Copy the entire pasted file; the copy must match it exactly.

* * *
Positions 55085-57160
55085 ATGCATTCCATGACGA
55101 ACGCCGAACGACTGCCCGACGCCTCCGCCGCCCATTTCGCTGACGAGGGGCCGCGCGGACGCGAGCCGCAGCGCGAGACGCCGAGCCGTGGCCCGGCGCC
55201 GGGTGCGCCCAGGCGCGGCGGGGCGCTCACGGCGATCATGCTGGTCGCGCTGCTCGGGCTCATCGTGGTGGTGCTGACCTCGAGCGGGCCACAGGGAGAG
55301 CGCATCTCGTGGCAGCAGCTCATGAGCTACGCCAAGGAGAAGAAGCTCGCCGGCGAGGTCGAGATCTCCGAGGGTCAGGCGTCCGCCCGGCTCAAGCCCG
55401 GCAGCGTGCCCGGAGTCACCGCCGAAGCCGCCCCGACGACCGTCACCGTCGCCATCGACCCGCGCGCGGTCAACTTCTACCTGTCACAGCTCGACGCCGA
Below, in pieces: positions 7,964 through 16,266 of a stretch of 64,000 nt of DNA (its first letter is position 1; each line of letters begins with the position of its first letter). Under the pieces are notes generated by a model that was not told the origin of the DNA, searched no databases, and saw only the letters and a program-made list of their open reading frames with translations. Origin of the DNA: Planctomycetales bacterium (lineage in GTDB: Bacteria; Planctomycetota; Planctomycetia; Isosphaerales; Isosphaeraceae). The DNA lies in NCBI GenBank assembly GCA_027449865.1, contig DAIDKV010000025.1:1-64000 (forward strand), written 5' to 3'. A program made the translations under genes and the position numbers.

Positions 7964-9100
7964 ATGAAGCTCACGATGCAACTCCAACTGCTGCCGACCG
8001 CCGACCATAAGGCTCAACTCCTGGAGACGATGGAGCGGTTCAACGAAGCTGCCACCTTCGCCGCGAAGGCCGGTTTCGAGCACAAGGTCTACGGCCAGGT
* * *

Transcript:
Positions 55085-57160
55085 ATGCATTCCATGACGA
55101 ACGCCGAACGACTGCCCGACGCCTCCGCCGCCCATTTCGCTGACGAGGGGCCGCGCGGACGCGAGCCGCAGCGCGAGACGCCGAGCCGTGGCCCGGCGCC
55201 GGGTGCGCCCAGGCGCGGCGGGGCGCTCACGGCGATCATGCTGGTCGCGCTGCTCGGGCTCATCGTGGTGGTGCTGACCTCGAGCGGGCCACAGGGAGAG
55301 CGCATCTCGTGGCAGCAGCTCATGAGCTACGCCAAGGAGAAGAAGCTCGCCGGCGAGGTCGAGATCTCCGAGGGTCAGGCGTCCGCCCGGCTCAAGCCCG
55401 GCAGCGTGCCCGGAGTCACCGCCGAAGCCGCCCCGACGACCGTCACCGTCGCCATCGACCCGCGCGCGGTCAACTTCTACCTGTCACAGCTCGACGCCGA
Below, in pieces: positions 7,964 through 16,266 of a stretch of 64,000 nt of DNA (its first letter is position 1; each line of letters begins with the position of its first letter). Under the pieces are notes generated by a model that was not told the origin of the DNA, searched no databases, and saw only the letters and a program-made list of their open reading frames with translations. Origin of the DNA: Planctomycetales bacterium (lineage in GTDB: Bacteria; Planctomycetota; Planctomycetia; Isosphaerales; Isosphaeraceae). The DNA lies in NCBI GenBank assembly GCA_027449865.1, contig DAIDKV010000025.1:1-64000 (forward strand), written 5' to 3'. A program made the translations under genes and the position numbers.

Positions 7964-9100
7964 ATGAAGCTCACGATGCAACTCCAACTGCTGCCGACCG
8001 CCGACCATAAGGCTCAACTCCTGGAGACGATGGAGCGGTTCAACGAAGCTGCCACCTTCGCCGCGAAGGCCGGTTTCGAGCACAAGGTCTACGGCCAGGT